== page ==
Myopia is the term used to describe short or near-sightedness, which means that you cannot see objects in the distance clearly. Most people with myopia wear spectacles or contact lenses. Glasses can be uncomfortable and are not practical for sport; contact lenses can be associated with corneal infections. For these reasons, some people choose to have surgery for myopia. Two commonly used surgical techniques are LASIK and PRK. Both these procedures use laser to remove corneal tissue and reshape the cornea. This review analyses the results from 13 clinical trials where 1923 eyes of 1135 participants were randomly treated with either LASIK or PRK. We considered the overall quality of evidence from these studies to be low. There was some evidence that LASIK gives a faster visual recovery than PRK, and is a less painful technique, although visual results one year after surgery were comparable. Surgical techniques are improving all the time and further trials are needed to see whether LASIK and PRK, as currently practised, are equally safe.
LASIK gives a faster visual recovery and is a less painful technique than PRK. The two techniques appear to give similar outcomes one year after surgery. Further trials using contemporary techniques are required to determine whether LASIK and PRK as currently practised are equally safe. Randomising eyes to treatment is an efficient design, but only if analysed properly. In future trials, more efforts could be made to mask the assessment of outcome.
Myopia (also known as short-sightedness or near-sightedness) is an ocular condition in which the refractive power of the eye is greater than is required, resulting in light from distant objects being focused in front of the retina instead of directly on it. The two most commonly used surgical techniques to permanently correct myopia are photorefractive keratectomy (PRK) and laser-assisted in-situ keratomileusis (LASIK).
To compare the effectiveness and safety of LASIK and PRK for correction of myopia by examining post-treatment uncorrected visual acuity, refractive outcome, loss of best spectacle-corrected visual acuity, pain scores, flap complications in LASIK, subepithelial haze, adverse events, quality of life indices and higher order aberrations.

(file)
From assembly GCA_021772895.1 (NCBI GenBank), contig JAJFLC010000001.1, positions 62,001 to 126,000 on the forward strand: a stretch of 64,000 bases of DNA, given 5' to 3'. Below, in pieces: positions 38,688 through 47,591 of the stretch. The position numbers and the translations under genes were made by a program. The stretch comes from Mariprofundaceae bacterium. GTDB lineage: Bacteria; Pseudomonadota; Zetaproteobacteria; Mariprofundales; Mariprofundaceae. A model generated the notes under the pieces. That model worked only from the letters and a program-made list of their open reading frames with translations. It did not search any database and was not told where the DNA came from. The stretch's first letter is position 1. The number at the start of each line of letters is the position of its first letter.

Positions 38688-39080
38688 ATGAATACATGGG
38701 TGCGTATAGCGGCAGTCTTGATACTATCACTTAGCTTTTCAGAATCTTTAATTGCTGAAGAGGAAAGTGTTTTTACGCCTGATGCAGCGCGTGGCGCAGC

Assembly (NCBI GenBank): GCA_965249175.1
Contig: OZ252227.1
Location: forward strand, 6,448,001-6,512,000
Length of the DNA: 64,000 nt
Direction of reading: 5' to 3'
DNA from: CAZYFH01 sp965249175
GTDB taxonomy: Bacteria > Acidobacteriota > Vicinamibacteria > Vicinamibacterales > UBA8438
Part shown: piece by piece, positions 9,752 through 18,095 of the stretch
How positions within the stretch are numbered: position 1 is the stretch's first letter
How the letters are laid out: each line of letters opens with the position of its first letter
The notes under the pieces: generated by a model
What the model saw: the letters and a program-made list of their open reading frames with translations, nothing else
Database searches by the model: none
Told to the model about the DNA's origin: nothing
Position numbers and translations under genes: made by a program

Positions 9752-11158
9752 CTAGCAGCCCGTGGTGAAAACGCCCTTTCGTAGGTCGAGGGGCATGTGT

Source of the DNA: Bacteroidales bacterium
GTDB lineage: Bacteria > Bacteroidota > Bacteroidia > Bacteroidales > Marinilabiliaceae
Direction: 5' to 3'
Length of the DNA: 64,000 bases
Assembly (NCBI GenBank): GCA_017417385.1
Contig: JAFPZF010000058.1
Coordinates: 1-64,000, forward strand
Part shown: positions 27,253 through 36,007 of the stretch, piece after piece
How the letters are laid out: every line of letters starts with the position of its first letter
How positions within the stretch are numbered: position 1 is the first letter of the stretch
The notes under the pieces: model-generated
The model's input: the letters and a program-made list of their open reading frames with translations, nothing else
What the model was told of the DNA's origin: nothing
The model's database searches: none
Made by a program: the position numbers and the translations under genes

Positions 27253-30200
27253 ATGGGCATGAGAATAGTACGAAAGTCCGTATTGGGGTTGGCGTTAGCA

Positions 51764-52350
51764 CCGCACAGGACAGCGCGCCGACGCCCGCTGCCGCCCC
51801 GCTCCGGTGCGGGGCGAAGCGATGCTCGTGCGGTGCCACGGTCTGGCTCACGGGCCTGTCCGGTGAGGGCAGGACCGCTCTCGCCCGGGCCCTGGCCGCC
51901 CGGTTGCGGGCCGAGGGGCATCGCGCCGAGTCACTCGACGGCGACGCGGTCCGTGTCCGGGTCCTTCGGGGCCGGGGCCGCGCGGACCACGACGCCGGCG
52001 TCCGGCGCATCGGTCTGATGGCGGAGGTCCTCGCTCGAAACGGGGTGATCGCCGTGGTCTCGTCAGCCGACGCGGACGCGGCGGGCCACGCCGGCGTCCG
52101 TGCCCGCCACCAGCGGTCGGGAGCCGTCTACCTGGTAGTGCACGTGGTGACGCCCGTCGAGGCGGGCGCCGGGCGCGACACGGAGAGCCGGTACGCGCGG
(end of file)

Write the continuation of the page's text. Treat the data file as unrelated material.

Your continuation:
We searched CENTRAL (which contains the Cochrane Eyes and Vision Group Trials Register) (The Cochrane Library 2012, Issue 11), Ovid MEDLINE, Ovid MEDLINE In-Process and Other Non-Indexed Citations, Ovid MEDLINE Daily, Ovid OLDMEDLINE (January 1946 to November 2012), EMBASE (January 1980 to November 2012), Latin American and Caribbean Literature on Health Sciences (LILACS) (January 1982 to November 2012), the metaRegister of Controlled Trials (mRCT) (www.controlled-trials.com), ClinicalTrials.gov (www.clinicaltrials.gov) and the WHO International Clinical Trials Registry Platform (ICTRP) (www.who.int/ictrp/search/en). We did not use any date or language restrictions in the electronic searches for trials. We last searched the electronic databases on 15 November 2012. We also searched the reference lists of the studies and the Science Citation Index.
We included randomised controlled trials comparing LASIK and PRK for the correction of any degree of myopia.
Two authors independently assessed trial quality and extracted data. We summarised data using the odds ratio and mean difference. We combined odds ratios using a random-effects model after testing for heterogeneity.
We included 13 trials (1135 participants, 1923 eyes) in this review. Nine of these trials randomised eyes to treatment, two trials randomised people to treatment and treated both eyes, and two trials randomised people to treatment and treated one eye. None of the paired trials reported an appropriate paired analysis. We considered the overall quality of evidence to be low for most outcomes because of the risk of bias in the included trials. There was evidence that LASIK gives a faster visual recovery than PRK and is a less painful technique. Results at one year after surgery were comparable: most analyses favoured LASIK but they were not statistically significant.